Veteran sports commentator Richie Benaud, who commentated cricket across six decades, has died aged 84.
He died peacefully in his sleep in a Sydney hospice, and had been receiving treatment for skin cancer since late last year.
Benaud began commentating cricket in 1960 for the BBC, after captaining for Australia, and became one of the key commentators for Kerry Packer’s breakaway World Series Cricket in the 1970s.
His voice and accuracy became synonymous with the sport across subsequent decades. While he did not commentate the last two seasons, he did make an appearance at Nine’s most recent cricket launch late last year.
Nine Chief Executive David Gyngell said, “Richie Benaud’s passing has robbed us not only of a national treasure, but a lovely man.
“Richie earned the profound and lasting respect of everyone across the world of cricket and beyond – first as an outstanding player and captain, then as an incomparable commentator, and through it all as a wonderful human being.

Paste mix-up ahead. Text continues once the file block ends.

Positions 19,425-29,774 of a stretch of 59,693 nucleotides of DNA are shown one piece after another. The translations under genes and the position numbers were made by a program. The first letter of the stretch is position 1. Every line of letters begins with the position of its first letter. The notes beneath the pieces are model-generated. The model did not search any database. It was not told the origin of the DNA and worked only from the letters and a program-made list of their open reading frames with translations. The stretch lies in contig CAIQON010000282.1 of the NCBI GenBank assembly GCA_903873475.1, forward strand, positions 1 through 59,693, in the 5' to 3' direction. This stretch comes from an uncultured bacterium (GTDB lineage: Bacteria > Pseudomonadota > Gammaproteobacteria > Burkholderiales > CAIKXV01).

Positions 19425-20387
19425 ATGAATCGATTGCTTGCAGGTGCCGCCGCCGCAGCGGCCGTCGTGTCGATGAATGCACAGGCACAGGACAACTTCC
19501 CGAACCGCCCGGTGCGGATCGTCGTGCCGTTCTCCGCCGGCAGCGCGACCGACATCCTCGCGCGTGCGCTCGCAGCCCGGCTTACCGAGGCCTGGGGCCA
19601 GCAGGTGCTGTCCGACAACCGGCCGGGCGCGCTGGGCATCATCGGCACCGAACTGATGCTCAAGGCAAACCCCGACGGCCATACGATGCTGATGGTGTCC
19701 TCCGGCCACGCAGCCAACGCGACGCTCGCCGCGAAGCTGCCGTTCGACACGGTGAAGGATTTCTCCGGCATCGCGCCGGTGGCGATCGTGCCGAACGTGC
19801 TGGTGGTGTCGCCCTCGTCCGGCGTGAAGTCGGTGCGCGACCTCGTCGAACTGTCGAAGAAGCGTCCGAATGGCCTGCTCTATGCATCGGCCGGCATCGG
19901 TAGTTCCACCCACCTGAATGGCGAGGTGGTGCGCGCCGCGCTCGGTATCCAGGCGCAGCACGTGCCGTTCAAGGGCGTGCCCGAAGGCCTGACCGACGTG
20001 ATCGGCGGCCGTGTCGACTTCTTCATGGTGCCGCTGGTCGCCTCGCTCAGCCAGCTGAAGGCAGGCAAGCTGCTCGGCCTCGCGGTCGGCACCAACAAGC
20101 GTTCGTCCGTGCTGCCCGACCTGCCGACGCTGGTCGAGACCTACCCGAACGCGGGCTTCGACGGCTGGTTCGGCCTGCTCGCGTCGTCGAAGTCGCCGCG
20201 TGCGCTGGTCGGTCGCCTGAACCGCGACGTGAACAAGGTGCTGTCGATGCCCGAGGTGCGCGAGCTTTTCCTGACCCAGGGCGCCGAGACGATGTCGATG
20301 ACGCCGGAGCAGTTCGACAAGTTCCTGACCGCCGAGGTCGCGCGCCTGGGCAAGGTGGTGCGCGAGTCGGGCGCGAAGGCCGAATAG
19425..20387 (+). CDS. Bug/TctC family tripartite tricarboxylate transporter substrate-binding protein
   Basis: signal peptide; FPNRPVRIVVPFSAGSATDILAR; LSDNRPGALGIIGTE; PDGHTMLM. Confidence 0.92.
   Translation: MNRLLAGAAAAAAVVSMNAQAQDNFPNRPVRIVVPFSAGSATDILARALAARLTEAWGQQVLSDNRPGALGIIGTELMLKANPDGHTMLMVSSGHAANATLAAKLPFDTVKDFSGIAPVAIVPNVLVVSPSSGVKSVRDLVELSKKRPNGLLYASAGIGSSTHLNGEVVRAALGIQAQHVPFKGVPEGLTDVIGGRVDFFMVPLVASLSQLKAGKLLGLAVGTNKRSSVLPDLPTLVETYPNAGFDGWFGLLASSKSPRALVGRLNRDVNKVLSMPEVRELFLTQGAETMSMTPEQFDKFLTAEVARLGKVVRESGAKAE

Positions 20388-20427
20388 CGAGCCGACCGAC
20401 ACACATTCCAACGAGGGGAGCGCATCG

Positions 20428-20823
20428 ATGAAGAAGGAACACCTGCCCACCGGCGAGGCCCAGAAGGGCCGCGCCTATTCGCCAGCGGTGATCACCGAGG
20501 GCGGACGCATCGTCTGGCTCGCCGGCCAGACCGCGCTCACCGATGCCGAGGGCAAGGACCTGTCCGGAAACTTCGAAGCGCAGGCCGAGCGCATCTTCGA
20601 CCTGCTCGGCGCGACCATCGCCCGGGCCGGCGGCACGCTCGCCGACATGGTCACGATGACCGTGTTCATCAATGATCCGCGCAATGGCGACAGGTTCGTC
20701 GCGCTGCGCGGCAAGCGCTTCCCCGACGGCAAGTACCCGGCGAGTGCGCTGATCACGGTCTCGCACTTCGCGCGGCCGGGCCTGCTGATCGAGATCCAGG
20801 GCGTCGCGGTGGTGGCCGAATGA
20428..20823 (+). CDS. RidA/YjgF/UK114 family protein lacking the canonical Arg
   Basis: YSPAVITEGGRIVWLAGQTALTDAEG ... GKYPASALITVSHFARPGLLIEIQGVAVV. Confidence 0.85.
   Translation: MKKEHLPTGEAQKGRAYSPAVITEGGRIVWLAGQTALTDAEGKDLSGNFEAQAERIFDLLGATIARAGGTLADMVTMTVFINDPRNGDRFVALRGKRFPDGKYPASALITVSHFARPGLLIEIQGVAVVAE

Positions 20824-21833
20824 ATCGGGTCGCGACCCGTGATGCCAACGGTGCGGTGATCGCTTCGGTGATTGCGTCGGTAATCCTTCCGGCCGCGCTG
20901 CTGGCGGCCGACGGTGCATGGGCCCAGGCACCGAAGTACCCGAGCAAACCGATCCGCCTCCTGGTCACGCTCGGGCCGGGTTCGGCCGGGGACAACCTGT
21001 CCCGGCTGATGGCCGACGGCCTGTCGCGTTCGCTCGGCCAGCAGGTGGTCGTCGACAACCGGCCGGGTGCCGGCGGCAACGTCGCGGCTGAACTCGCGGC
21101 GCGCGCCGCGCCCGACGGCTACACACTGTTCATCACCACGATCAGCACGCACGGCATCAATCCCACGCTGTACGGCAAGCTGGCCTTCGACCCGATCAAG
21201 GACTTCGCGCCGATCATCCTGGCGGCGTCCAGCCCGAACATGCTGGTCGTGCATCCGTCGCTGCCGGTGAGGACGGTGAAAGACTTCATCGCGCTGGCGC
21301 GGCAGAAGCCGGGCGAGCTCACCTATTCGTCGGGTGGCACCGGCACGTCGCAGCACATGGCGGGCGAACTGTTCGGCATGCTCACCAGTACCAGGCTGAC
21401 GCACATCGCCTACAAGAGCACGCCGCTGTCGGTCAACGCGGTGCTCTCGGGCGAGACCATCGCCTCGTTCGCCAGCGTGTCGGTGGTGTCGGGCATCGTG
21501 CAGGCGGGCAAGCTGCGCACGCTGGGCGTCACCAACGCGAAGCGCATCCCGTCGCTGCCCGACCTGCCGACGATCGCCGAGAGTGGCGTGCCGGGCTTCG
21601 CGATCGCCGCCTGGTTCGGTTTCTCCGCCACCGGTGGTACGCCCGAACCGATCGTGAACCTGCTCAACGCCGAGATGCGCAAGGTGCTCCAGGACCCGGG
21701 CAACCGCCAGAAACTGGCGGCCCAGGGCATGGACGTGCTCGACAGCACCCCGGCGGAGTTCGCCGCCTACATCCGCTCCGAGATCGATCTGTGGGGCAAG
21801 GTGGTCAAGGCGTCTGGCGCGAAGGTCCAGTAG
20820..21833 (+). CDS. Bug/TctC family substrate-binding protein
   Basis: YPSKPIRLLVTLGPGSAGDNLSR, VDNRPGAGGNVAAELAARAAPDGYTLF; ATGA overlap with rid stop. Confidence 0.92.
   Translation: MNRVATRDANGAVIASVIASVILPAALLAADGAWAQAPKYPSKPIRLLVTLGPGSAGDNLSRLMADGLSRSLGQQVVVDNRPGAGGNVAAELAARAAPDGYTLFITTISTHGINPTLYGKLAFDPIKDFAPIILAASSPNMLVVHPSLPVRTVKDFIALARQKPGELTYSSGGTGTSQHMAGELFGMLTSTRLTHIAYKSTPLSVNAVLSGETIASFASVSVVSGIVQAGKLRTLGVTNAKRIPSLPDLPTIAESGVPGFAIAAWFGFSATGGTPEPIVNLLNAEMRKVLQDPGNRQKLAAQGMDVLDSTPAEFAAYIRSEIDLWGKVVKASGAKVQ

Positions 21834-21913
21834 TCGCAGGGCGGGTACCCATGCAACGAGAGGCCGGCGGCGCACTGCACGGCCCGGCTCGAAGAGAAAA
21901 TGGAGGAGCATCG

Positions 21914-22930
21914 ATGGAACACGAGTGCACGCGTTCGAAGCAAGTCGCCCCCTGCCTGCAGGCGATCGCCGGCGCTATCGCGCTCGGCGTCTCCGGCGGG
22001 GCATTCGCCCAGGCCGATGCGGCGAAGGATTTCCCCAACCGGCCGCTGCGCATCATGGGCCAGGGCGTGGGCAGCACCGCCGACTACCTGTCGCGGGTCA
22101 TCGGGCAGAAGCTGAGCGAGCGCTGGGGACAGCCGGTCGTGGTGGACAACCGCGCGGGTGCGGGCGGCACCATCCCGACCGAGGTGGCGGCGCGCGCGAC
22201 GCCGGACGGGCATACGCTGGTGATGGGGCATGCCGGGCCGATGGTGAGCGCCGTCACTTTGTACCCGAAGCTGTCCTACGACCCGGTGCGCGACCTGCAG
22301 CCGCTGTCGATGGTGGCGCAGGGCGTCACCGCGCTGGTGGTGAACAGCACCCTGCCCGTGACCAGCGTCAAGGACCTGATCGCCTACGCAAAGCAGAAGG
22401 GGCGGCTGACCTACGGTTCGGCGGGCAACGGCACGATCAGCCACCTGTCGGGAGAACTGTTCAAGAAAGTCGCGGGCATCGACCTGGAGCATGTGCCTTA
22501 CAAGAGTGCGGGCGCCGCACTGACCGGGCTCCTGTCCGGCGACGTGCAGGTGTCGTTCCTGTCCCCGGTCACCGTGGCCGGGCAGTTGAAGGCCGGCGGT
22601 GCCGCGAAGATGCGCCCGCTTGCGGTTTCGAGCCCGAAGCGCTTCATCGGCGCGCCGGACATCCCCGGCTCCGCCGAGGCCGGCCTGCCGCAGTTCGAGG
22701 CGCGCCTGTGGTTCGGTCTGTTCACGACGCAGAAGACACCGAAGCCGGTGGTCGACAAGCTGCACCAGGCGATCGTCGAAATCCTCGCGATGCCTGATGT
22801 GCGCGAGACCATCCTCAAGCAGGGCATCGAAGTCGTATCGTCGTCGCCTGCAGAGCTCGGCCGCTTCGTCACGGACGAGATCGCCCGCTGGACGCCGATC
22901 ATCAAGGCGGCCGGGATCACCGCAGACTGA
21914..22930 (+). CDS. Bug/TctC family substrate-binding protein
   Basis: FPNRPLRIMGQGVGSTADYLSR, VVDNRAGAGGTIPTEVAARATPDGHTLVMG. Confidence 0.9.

“Richie is a true legend not only to all the people who knew him, but to the many millions who didn’t. Which speaks volumes. He’s been part of the Australian psyche.
“Since way back in 1977 Richie has been a much loved member of the Nine family. More than that, he sat at the head of our table. We shall miss him dearly, but we’ll forever treasure his indelible memory and all the marvellous values for which he stood.
“Cricket is very much the richer for Richie Benaud’s lifelong engagement. And so are we all. Our deepest sympathies go to Daphne and Richie’s family.”
Nine’s Head of Sport, Steve Crawley said, “You didn’t have to know Richie to love him. Everything about him. Best in the business bar none. We will miss him the way you miss loved ones. And at the same time we will thank our lucky stars he came our way at all.”
Richie is still widely regarded as one of the most influential people in the history of cricket.
On the Daily Telegraph James Packer writes, “Dad and I enjoyed a long, long professional and personal journey with Richie Benaud. He was not only for nearly four decades a much-loved figure in the Nine family, but also in the Packer family.
“We never had a cross word. Richie’s word was his bond.
“Like so many others, we treasured Richie’s quiet but steely integrity, his honesty, his modesty, his sense of humour and his towering skill. But above all, what we always knew about Richie was that he was in the vernacular simply a great bloke.
“A lovely, generous, caring human being who was always the very best company. We shall miss him, but treasure the huge part he played in our lives.”